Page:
Like salmon, steelhead return to their original hatching ground to spawn. Similar to Atlantic salmon, but unlike their Pacific Oncorhynchus salmonid kin, steelhead are iteroparous (able to spawn several times, each time separated by months) and make several spawning trips between fresh and salt water, although survival rates for native spawning adults is less than 10 percent. The survival rate for introduced populations in the Great Lakes is as high as 70 percent. The steelhead smolts (immature or young fish) remain in the river for about a year before heading to sea, whereas salmon typically return to the seas as smolts. Different steelhead populations migrate into fresh water rivers at different times of the year. "Summer-run steelhead" migrate between May and October, before their reproductive organs are fully mature. They mature in freshwater before spawning in the spring. Most Columbia River steelhead are "summer-run". "Winter-run steelhead" mature fully in the ocean before migrating, between November and April, and spawn shortly after returning. Once steelhead enter riverine systems and reach suitable spawning grounds, they spawn just like resident freshwater rainbows.
Freshwater life cycle
Freshwater resident rainbow trout usually inhabit and spawn in small to moderately large, well oxygenated, shallow rivers with gravel bottoms. They are native to the aluvial or freestone streams that are typical tributaries of the Pacific basin but introduced rainbows have established wild, self-sustaining populations in other river types such as bedrock (limestone) and spring creeks. Lake resident rainbow trout are usually found in moderately deep, cool lakes with adequate shallows and vegetation for good food production. Lake populations generally require access to gravelly bottomed streams to be self-sustaining.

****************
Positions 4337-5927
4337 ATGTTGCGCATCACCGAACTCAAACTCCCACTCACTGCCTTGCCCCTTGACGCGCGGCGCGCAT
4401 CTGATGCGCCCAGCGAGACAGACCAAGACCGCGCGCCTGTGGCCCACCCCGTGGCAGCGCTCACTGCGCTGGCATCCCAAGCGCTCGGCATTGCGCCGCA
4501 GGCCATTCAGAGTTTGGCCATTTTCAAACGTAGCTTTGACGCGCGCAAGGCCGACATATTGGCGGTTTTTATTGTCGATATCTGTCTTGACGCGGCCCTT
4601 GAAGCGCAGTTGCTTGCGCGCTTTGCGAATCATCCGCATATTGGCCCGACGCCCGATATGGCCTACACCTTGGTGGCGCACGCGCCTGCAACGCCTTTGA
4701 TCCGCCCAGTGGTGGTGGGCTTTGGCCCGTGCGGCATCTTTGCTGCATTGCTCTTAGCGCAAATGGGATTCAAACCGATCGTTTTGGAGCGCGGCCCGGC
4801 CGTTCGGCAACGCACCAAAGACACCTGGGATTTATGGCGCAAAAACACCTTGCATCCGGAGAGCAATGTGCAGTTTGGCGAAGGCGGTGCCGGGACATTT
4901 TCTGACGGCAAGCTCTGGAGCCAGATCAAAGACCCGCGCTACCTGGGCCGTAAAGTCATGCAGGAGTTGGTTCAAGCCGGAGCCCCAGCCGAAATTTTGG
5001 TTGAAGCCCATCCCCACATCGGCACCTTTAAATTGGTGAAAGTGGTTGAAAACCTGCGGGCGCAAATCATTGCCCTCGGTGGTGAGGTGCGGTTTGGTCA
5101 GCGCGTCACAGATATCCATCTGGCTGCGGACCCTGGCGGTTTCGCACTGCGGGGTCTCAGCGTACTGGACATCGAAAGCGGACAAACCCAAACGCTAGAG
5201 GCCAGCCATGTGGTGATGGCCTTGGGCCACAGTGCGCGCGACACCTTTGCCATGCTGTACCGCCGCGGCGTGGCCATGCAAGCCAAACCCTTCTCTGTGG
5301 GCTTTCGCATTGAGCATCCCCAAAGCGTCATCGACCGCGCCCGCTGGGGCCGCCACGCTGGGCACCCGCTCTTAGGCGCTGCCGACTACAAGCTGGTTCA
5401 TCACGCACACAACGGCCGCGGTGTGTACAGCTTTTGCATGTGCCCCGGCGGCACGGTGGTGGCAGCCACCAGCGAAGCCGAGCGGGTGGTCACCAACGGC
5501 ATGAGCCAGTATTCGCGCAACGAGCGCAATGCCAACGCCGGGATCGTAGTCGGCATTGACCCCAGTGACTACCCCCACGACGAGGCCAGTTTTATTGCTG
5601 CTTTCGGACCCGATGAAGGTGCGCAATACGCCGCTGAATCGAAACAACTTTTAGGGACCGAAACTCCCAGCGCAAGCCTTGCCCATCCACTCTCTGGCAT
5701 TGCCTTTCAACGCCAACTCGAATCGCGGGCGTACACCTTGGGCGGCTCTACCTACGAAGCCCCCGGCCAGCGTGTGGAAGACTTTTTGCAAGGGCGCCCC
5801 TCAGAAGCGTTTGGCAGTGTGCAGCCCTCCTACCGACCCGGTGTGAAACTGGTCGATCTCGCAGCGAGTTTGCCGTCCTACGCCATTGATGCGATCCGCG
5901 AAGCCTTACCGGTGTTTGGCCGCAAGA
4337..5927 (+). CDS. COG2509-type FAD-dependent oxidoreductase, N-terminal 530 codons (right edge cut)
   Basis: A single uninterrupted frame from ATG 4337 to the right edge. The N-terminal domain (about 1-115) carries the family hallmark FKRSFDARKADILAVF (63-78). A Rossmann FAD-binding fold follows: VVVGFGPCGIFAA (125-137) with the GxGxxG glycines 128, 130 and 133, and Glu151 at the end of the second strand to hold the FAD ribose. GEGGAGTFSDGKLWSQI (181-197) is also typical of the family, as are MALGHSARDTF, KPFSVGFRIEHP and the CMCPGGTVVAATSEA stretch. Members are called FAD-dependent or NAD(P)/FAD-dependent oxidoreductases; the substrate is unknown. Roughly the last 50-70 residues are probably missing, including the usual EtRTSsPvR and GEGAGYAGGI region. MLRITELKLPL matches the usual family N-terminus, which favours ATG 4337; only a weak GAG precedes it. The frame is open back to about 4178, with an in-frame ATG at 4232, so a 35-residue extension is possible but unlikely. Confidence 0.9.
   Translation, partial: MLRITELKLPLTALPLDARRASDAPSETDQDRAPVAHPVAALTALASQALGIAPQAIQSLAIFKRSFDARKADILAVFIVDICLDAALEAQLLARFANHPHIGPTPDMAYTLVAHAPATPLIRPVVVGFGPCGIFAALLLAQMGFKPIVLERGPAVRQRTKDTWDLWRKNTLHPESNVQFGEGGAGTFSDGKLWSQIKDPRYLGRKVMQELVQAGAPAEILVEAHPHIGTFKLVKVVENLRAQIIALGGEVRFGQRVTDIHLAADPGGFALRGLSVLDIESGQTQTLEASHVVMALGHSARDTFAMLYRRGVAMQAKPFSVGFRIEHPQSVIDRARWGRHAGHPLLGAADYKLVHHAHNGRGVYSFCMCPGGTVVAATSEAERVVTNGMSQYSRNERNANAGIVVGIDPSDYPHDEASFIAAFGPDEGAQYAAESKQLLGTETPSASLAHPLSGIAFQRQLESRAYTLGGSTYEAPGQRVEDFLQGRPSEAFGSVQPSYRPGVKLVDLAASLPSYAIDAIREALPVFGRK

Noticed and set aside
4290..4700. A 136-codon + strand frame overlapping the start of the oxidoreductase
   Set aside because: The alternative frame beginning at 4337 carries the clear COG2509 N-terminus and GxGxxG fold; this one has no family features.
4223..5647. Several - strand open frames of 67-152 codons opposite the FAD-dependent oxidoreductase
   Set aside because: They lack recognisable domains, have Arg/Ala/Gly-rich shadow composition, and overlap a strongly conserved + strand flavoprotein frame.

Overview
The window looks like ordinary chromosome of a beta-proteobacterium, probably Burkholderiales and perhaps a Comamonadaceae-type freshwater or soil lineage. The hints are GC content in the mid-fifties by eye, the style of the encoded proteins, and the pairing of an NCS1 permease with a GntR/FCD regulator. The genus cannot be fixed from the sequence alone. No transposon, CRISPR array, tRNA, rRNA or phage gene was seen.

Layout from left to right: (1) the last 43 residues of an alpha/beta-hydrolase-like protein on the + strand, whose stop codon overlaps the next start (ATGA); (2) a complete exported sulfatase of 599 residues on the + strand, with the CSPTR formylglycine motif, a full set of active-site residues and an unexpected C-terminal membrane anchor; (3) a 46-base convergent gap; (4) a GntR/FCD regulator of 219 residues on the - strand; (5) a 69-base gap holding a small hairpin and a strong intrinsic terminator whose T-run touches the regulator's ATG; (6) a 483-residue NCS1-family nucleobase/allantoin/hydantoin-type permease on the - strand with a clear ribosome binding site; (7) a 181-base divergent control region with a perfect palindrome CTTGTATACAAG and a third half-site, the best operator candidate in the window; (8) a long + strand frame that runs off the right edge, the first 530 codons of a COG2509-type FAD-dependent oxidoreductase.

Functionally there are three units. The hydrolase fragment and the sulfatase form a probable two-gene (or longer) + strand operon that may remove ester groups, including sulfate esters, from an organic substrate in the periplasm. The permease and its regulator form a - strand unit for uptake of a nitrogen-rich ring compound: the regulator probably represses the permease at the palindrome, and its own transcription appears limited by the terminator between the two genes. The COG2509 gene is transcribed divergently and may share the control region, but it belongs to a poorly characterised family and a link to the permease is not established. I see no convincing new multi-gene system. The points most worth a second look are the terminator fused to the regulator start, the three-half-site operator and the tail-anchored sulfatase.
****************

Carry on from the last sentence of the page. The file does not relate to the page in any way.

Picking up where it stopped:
Spawning sites are usually a bed of fine gravel in a riffle above a pool. Female trout clear a redd in the gravel by turning on their side and beating the tail up and down. During spawning, the eggs fall into spaces between the gravel and immediately the female begins digging at the upstream edge of the nest covering the eggs with the displaced gravel. The eggs usually hatch in approximately 4 – 7 weeks; however, the time of hatching varies greatly with region and habitat. The fry commence feeding about 15 days after hatching and their diet consists mainly of zooplankton. The growth rate of rainbow trout is variable with area, habitat, life history and quality and quantity of food.
In streams where rainbow trout are stocked for sport fishing but no natural reproduction occurs, some of the stocked trout may survive and grow or "carryover" for several seasons before they are caught or perish.
Rainbow trout are predators with a varied diet, and will eat nearly anything they can grab. Rainbows are not as piscivorous or aggressive as brown trout or chars. Rainbow trout, including young steelhead smolts in freshwater, routinely feed on larval, pupal and adult forms of aquatic insects (typically caddisflies, stoneflies, mayflies and aquatic diptera) and adult forms of terrestrial insects (typically ants, beetles, grasshoppers and crickets) that fall into the water, fish eggs, and small fish (up to one-third of their length), along with crayfish, shrimp and other crustaceans. As they grow, though, the proportion of fish consumed increases in most populations. Some lake-dwelling lines may become planktonic feeders. In rivers and streams populated with other salmonids species, rainbow trout eat varied fish eggs, including salmon, brown and cutthroat trout and mountain whitefish, as well as the eggs of other rainbow trout. Rainbow trout also consume decomposing flesh from carcasses of other fish. Adult steelhead in the ocean feed primarily on other fish, squid and amphipods.